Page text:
Especially impressive after heavy rain, the 28m Hunua Falls flow over hard basalt rock, the rim of an ancient volcano. There is a good picnic ground here and the huge pool at the base of the falls is a popular swimming spot. Two short walks on either side of the pool lead to lookout points over it. The falls are the starting point of a 3-hour walk to the Cossey Reservoir, through the modest Cossey Gorge and passing along the way fine stands of tawa and a small grove of good-sized kauri.

6. Waiau Kauri Grove and waterfall
A grove of mature kauri, including a tree with a double trunk. Just south of Coromandel town turn on to the 309 Rd, which is narrow, winding and unsealed. The kauri grove is on the left, 8km from the turn-off. Easy, 20 minutes return.

A small grove of massive old kauri, now accessible by an excellent short track. The boardwalk at one point entirely surrounds the trunk of a kauri so it is possible to touch and feel the texture of the bark. A short loop walk leads to an unusual double-trunked tree, which began life as two seedlings that eventually grew together and fused at the base. A short distance down the road, and just a 2-minute walk from it, are the small but pretty Waiau Falls.with a little pool.

7. Otama Beach
Pristine beach with a dune reserve. From Kuaotunu take Black Jack Rd. Otama Beach is 5km along this road, which is narrow, unsealed and winding. Easy, 30 minutes one way along the beach.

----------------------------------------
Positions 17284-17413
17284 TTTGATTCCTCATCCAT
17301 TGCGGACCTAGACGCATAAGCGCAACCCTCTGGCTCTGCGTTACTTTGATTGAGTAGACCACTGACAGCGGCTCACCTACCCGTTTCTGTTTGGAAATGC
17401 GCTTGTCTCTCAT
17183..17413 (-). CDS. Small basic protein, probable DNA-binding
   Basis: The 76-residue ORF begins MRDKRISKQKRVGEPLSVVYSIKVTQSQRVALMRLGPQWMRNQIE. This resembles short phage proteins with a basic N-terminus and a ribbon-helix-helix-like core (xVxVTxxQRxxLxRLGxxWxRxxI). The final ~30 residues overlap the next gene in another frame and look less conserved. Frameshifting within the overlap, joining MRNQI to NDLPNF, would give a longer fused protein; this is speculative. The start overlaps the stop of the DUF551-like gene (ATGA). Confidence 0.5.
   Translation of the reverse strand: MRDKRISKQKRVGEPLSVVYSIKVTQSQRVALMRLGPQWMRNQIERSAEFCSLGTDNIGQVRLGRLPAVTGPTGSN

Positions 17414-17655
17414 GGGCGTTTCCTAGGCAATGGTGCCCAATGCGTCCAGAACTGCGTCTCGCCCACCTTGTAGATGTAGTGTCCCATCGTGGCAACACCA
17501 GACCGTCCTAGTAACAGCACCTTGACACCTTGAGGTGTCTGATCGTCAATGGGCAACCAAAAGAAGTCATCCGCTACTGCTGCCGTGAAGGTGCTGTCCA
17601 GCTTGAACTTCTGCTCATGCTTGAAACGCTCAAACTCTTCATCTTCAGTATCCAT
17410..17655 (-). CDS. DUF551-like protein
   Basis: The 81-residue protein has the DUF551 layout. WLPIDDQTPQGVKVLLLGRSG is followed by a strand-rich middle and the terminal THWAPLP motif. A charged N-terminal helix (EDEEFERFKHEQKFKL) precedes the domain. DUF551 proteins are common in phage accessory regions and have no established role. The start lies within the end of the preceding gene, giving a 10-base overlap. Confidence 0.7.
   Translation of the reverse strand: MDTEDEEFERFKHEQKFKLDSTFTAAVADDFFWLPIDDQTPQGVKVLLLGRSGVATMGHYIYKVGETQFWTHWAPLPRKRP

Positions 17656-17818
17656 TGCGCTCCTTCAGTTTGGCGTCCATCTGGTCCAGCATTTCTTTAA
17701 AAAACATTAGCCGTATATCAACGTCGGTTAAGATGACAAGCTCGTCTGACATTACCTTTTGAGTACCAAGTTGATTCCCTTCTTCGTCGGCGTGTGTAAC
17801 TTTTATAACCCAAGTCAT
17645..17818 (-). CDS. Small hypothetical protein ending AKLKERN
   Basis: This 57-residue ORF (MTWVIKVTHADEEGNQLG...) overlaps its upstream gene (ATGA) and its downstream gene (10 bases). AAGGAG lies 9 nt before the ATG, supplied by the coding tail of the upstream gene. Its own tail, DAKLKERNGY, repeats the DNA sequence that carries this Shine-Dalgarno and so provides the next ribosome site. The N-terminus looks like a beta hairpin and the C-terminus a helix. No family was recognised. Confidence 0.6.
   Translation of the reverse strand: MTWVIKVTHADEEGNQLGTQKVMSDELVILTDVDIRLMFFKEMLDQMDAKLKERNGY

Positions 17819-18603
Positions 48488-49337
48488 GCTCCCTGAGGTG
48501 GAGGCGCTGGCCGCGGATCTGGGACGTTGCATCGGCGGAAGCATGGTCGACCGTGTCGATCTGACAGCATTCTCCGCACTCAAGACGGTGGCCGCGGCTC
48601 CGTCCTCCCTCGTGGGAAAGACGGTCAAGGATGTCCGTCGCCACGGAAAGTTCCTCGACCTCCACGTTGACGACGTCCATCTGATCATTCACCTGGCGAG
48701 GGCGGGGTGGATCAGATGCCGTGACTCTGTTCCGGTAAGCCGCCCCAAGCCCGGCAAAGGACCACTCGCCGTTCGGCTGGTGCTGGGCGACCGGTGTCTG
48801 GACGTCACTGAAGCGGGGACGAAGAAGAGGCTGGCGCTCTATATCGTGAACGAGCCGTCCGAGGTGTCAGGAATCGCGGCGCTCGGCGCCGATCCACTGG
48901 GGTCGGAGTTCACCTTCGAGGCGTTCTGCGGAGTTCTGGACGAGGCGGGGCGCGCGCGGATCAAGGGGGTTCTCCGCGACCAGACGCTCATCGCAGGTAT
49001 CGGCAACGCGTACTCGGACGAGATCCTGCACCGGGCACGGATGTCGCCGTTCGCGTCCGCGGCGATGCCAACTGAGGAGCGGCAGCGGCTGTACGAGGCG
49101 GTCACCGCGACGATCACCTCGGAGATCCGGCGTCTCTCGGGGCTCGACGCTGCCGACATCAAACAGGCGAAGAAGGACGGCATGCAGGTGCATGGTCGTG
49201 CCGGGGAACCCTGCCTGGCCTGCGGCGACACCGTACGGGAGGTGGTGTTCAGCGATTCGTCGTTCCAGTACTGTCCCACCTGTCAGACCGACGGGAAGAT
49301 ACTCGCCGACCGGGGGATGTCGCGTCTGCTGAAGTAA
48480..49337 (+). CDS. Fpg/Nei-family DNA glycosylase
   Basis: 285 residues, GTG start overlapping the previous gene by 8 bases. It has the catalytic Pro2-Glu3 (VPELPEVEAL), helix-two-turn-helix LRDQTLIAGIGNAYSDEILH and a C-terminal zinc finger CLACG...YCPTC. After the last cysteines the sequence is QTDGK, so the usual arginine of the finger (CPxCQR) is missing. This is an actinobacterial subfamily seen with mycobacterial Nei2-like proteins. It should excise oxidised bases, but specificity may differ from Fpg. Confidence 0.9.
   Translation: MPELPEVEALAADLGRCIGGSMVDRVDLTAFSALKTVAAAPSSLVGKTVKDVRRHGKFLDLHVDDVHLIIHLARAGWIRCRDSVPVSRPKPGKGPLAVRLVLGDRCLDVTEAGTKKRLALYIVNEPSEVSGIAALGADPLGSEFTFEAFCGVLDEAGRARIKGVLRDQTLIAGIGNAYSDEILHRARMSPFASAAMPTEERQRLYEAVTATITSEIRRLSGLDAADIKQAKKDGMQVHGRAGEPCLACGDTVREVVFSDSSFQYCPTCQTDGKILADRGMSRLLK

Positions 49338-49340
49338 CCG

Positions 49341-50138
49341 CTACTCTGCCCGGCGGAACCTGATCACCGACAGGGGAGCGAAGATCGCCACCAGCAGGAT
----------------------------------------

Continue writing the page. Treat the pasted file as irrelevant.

For many people Otama is the total Coromandel beach experience. A long stretch of white sand with only a few houses at the southern end, the beach is backed by sand dunes laced with spinifex and pingao which now form an important nature reserve protecting the whole length of the beach from further development.

8. Wairere Falls
One of the highest waterfalls in the North Island. The track to the falls starts at the end of Goodwin Rd off the Te Aroha-Okauia Rd about 20 km south of Te Aroha. Medium, 1 hours return to the Falls Lookout.

These spectacular 153 m falls drop in two stages over the Okauia Fault in the Kaimai Range. The falls are hidden for the entire walk only to be finally revealed from the viewing platform. The walk is a steady uphill grade until you reach a long flight of steps just before the viewing platform. If you want to go to the top of the falls it is a further 45 minutes. At the top of the falls in strong westerly weather, wind driving up the valley forces the water as far back as 50m into the bush.